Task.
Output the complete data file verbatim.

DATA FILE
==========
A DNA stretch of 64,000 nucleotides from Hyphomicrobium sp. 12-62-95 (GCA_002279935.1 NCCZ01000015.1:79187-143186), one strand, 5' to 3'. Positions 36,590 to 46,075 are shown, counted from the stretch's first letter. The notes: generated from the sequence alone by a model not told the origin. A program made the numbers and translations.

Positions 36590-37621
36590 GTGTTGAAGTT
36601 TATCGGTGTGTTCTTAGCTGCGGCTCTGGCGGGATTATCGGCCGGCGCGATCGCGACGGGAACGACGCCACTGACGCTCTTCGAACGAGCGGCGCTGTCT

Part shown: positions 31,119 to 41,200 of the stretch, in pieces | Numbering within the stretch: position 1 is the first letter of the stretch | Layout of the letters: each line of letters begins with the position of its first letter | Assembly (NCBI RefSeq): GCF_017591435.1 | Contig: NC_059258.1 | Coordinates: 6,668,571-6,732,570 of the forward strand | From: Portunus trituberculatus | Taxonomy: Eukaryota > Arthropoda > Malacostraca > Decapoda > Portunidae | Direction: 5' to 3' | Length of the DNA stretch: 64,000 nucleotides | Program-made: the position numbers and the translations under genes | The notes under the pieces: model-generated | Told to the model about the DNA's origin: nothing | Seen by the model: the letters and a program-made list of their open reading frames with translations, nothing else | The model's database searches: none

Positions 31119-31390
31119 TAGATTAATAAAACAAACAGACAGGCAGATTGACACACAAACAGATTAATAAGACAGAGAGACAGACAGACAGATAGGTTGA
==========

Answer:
A DNA stretch of 64,000 nucleotides from Hyphomicrobium sp. 12-62-95 (GCA_002279935.1 NCCZ01000015.1:79187-143186), one strand, 5' to 3'. Positions 36,590 to 46,075 are shown, counted from the stretch's first letter. The notes: generated from the sequence alone by a model not told the origin. A program made the numbers and translations.

Positions 36590-37621
36590 GTGTTGAAGTT
36601 TATCGGTGTGTTCTTAGCTGCGGCTCTGGCGGGATTATCGGCCGGCGCGATCGCGACGGGAACGACGCCACTGACGCTCTTCGAACGAGCGGCGCTGTCT

Part shown: positions 31,119 to 41,200 of the stretch, in pieces | Numbering within the stretch: position 1 is the first letter of the stretch | Layout of the letters: each line of letters begins with the position of its first letter | Assembly (NCBI RefSeq): GCF_017591435.1 | Contig: NC_059258.1 | Coordinates: 6,668,571-6,732,570 of the forward strand | From: Portunus trituberculatus | Taxonomy: Eukaryota > Arthropoda > Malacostraca > Decapoda > Portunidae | Direction: 5' to 3' | Length of the DNA stretch: 64,000 nucleotides | Program-made: the position numbers and the translations under genes | The notes under the pieces: model-generated | Told to the model about the DNA's origin: nothing | Seen by the model: the letters and a program-made list of their open reading frames with translations, nothing else | The model's database searches: none

Positions 31119-31390
31119 TAGATTAATAAAACAAACAGACAGGCAGATTGACACACAAACAGATTAATAAGACAGAGAGACAGACAGACAGATAGGTTGA